To understand why this would be so, think about an analogy in our modern world. Let us imagine that a union was going to go on strike. Would we think that it was strange if its black members and white members both went on strike? We would not think this is strange because we would think that the black and white workers had the same interests and shared a similar experience that made them want to go on strike. The same was, at least potentially, true in colonial America.
In colonial times, many white people were treated in ways that were not all that much different than how slaves were treated. Among these were indentured servants who were unfree just as the slaves were, although the indentured servants would become free after a given term where the slaves would not. Plantation owners treated both groups badly. Even poor free whites could have felt more in common with exploited black slaves than with the rich plantation owners.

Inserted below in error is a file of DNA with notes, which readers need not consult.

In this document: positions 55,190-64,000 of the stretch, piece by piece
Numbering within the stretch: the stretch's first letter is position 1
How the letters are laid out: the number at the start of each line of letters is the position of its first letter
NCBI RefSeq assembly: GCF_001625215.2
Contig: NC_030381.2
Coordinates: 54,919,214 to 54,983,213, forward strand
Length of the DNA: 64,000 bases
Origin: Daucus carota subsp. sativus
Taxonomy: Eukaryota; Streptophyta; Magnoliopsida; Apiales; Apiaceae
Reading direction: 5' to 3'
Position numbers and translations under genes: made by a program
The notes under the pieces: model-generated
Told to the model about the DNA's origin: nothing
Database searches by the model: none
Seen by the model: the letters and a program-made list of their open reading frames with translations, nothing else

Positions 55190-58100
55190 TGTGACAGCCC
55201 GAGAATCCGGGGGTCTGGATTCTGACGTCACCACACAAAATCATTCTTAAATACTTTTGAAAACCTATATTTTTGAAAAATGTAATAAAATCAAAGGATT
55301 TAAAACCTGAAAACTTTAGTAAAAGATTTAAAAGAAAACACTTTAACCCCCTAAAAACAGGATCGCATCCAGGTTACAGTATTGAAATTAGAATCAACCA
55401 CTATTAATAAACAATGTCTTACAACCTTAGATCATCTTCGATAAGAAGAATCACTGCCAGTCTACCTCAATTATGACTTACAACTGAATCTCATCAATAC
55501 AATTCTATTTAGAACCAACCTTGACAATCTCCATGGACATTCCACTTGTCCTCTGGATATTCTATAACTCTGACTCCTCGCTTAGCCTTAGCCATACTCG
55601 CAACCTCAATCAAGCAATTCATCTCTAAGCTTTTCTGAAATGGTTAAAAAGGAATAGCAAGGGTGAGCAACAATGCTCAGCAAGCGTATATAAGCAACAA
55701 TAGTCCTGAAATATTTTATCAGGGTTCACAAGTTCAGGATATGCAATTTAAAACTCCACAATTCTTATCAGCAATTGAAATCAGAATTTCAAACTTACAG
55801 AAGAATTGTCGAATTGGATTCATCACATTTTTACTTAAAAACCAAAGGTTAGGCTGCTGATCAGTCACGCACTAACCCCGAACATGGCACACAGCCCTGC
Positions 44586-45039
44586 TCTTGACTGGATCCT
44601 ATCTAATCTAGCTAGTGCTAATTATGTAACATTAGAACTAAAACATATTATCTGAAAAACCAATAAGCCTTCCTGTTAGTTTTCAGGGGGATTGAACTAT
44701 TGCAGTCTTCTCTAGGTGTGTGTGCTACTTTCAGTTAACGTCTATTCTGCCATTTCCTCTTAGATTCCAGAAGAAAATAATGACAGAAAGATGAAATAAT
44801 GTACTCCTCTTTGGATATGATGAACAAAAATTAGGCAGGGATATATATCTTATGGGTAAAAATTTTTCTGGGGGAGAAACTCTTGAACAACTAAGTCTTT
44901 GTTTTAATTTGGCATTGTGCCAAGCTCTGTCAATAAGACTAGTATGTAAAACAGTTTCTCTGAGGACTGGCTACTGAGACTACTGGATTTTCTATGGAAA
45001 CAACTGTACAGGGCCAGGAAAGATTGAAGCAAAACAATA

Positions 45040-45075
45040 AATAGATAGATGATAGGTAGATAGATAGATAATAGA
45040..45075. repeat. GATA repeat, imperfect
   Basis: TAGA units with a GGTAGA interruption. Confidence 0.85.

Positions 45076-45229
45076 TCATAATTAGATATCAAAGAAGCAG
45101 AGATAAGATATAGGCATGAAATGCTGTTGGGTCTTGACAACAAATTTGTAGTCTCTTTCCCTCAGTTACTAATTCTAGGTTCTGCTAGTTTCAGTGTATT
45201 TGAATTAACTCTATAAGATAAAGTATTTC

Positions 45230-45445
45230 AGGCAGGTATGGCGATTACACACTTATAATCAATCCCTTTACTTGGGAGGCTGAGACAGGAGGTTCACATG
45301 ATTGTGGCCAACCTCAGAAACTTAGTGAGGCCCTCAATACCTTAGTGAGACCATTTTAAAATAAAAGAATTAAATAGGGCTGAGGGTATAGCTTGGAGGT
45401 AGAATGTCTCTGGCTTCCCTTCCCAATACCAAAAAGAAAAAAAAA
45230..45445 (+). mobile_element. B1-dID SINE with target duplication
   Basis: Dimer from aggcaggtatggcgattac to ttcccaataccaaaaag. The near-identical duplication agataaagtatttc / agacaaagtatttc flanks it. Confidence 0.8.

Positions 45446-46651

Thus, it is not too surprising that whites would have feared that lower class whites (and especially indentured servants would join slave rebellions. As Zinn says in Chapter 2,
In the early years of slavery, especially, before racism as a way of thinking was firmly ingrained, while white indentured servants were often treated as badly as black slaves, there was a possibility of cooperation.